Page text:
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Archive for the ‘Public Speaking books’ Category

I’ve got eye contact – now what?

Posted by Presentation Skills on March 29, 2010

Just about every speaking book, blog or coach will tell you that eye contact is important when speaking. And while eye contact is important, that is not the whole game. What should you do once you have made eye contact?

The effect of making eye-contact is driven home by what you do once you have made it. There are several things you can do, depending what you want to achieve.

  1. Stare – This is when you hold the gaze for too long and the other person becomes uncomfortable. Generally not conducive to good communication.
  2. Stare down – This is when you show your position of power/authority over the person by holding them in your gaze. You let them go when you are finished ‘drilling’ them, or they break eye contact admitting their subordinate position.
  3. Break eye-contact. This happens when you feel that you should move on because you don’t want to be caught staring. There are 3 ways to break eye-contact. Break by looking down puts you into a submissive position and shows weakness/lack of confidence – almost like saying sorry for looking. Breaking by looking up has the similar feel of being ‘caught staring’, but is not submissive, but it is still not strong. It still gives the impression that you are moving on after being caught staring. Breaking eye contact horizontally shows that you are just moving on with your eye contact. This is the best.
  4. Move on as part of the natural flow. If your eye contact is moving from person to person when addressing an audience, it will put you in a position of control over yourself and others too. This gives you a sense of authority that your audience wants.

As always, I’d love to hear your thoughts on this.

Cheers

Darren Fleming

Australia’s Corporate Speech Coach

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Posted in Business Presentations, Executive Speaking Skills, nervousness, Politics and speaking, presentation skills, Public Speaking books, public speaking tips, Toastmasters, Understanding your audience, World Classs Business Presentations | Tagged: | 2 Comments »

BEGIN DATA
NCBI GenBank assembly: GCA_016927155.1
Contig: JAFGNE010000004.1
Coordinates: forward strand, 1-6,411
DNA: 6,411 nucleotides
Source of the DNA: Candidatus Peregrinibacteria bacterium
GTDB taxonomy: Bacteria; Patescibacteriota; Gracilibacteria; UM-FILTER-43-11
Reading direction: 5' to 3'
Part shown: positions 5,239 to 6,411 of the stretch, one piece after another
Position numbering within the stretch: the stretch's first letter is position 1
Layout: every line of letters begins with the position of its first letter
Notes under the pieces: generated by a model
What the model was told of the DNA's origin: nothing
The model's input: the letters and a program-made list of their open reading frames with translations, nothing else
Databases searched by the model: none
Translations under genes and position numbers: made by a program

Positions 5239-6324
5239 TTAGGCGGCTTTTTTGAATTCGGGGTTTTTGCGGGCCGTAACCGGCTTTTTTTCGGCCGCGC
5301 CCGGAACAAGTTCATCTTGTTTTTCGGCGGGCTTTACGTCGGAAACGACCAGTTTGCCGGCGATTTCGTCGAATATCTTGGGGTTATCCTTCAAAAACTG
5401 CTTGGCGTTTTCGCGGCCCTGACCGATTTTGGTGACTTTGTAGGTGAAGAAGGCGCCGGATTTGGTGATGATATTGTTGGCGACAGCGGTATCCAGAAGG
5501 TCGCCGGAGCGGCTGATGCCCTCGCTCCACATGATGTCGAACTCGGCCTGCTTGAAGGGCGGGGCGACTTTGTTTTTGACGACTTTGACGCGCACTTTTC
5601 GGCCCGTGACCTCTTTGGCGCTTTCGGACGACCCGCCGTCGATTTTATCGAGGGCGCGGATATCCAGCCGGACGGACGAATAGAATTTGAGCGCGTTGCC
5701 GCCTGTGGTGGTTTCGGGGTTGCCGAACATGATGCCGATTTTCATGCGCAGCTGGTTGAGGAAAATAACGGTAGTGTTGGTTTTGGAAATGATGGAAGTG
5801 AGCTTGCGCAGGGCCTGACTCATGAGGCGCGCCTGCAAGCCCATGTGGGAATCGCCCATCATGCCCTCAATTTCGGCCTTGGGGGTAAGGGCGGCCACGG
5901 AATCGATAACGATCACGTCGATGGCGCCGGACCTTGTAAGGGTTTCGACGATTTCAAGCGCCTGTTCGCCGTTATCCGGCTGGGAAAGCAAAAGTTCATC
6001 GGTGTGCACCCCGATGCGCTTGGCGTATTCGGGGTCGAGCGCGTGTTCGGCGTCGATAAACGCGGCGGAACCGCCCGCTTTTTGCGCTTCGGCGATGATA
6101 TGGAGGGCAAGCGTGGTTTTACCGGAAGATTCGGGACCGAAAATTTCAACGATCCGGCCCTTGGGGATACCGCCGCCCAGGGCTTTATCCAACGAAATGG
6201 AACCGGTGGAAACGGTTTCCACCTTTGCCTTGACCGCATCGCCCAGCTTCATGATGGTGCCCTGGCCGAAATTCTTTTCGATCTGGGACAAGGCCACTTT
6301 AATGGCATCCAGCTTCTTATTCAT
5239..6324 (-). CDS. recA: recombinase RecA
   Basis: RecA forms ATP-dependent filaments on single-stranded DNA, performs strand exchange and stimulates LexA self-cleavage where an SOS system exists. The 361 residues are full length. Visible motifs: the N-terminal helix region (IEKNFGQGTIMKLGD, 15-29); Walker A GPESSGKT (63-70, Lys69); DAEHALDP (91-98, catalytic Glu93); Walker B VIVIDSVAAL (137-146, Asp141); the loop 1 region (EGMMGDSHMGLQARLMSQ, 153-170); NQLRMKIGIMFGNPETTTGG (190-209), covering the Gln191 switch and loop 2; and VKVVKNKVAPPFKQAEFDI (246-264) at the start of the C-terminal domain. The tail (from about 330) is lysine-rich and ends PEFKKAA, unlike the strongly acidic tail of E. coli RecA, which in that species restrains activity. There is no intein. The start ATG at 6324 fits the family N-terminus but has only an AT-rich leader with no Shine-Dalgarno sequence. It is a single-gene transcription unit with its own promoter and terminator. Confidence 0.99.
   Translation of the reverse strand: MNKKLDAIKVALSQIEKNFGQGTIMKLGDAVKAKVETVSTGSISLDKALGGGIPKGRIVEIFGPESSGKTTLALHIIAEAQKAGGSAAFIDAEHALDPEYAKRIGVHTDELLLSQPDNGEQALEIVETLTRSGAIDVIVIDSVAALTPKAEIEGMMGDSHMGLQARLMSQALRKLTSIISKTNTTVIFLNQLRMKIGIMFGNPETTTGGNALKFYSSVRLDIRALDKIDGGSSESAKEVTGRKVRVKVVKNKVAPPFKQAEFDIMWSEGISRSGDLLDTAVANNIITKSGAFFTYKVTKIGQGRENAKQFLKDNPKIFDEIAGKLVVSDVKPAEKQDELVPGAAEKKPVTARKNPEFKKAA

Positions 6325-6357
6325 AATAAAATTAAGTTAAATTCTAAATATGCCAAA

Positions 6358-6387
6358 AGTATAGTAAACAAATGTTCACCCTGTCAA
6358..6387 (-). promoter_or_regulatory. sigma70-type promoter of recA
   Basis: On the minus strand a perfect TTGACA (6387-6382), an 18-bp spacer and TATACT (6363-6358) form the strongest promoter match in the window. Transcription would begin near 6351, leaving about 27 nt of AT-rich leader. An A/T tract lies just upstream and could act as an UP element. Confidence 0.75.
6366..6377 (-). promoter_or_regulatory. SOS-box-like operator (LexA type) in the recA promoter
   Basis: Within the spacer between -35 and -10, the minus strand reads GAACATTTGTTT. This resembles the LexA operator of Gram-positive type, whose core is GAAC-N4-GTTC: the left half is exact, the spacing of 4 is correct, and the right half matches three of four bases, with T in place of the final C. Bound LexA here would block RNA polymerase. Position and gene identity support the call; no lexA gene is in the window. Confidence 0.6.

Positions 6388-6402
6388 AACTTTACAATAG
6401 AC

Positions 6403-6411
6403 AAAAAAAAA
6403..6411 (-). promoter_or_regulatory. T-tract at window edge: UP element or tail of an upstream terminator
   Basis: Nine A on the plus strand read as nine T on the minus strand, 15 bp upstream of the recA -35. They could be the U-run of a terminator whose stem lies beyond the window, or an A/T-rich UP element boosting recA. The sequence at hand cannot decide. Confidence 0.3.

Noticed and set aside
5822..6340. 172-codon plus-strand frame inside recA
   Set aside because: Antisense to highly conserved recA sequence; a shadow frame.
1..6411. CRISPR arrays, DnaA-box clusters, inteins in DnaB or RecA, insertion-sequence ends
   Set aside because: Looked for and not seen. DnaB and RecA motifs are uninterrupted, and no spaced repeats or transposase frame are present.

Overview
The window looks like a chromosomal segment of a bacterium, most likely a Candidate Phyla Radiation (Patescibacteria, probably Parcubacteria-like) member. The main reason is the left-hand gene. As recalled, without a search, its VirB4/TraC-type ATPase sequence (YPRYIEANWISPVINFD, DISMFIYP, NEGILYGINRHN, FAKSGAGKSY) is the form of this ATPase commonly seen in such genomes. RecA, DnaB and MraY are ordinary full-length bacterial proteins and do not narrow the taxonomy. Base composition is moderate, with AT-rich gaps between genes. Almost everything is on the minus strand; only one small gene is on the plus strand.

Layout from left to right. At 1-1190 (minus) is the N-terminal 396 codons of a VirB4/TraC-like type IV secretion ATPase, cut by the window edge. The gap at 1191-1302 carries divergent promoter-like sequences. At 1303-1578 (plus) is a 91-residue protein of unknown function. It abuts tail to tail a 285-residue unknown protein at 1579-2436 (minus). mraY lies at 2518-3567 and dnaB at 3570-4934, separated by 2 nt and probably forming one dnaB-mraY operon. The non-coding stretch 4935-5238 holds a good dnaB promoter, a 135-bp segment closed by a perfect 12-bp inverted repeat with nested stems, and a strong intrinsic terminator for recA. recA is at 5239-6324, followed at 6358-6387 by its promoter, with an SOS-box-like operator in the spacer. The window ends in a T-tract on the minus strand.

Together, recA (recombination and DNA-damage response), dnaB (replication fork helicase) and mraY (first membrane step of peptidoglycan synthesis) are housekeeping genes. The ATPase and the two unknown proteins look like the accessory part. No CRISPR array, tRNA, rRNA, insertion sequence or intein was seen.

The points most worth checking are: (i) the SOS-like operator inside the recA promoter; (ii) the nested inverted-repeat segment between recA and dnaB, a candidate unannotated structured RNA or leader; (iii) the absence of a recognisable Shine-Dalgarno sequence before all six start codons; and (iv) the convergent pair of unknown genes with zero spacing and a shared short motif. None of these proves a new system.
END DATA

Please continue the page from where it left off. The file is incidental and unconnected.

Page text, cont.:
The Solution

Posted by Presentation Skills on October 28, 2009

Often we have to present information that we don’t think our audience will understand or accept. This new information may be moving them away from what they have always believed or it may be stretching them to consider doing something completely different. It may simply be beyond their level of comprehension. The question is, ‘How do we get around it?’

The solution is always based on the problem. Here are the steps:

1. Tell the audience that you will be sharing something new (prepares for learning)
2. Tell them the benefits of what you are presenting (WIIFM)
3. Tell them who will be doing this in the future (third party endorsement)
4. Tell them that it may take a few explanations to get it – and that you want them to question it (shows strength of argument)
5. Tell them why industry leaders will be adopting your new ideas (gets the audience to self-select as industry leaders)
6. Tell them what your idea is.

Please share your thoughts below.

Cheers, Darren

Posted in Business Presentations, Executive Speaking Skills, nervousness, Network Marketing, presentation skills, public speaking, Public Speaking books, public speaking tips, Sales Presentations, Understanding your audience, World Classs Business Presentations | Leave a Comment »

Permission to Speak

Posted by Presentation Skills on July 6, 2008

“I’m not very good at public Speaking, so please bare with me”

How often have you heard a speaker open with this line? Unfortunately it is all too common.

Why is it used?

People use this line as a fall back position, just in case they don’t meet the expectations they think the audience has. They use it to give themselves permission to give a presentation that is less than it could be. They use it so at the end of their presentation they can say, ‘I told you I was not very good at public speaking!’

This type of opening statement is the worst way you can open a presentation. Despite the speakers desire to use it to build a connection with the audience, it prepares the audience to feel sorry for the speaker, and draws their attention to any mistakes they may make. At best it makes the speaker look amateurish; at worst it make the speaker look foolish.

The speaker who opens with this type of line has not given them-self permission to shine. They have not given them-self permission to share their message with those that need it and they have not given them-self permission to have an impact with their audience. Is it any wonder that they don’t give a great presentation?

Before your next speaking event – even if it is just a team meeting – give yourself permission to deliver a great presentation. This does not have to be standing in-front of the room – it can be just from your seat. But give yourself the permission deliver your message in a way that makes a difference. Give yourself permission to share your message in a way that will make a difference to your audience. The benefit will be two fold. Firstly, this will reduce your nervousness amazingly. Once you have permission to perform nervousness will disappear.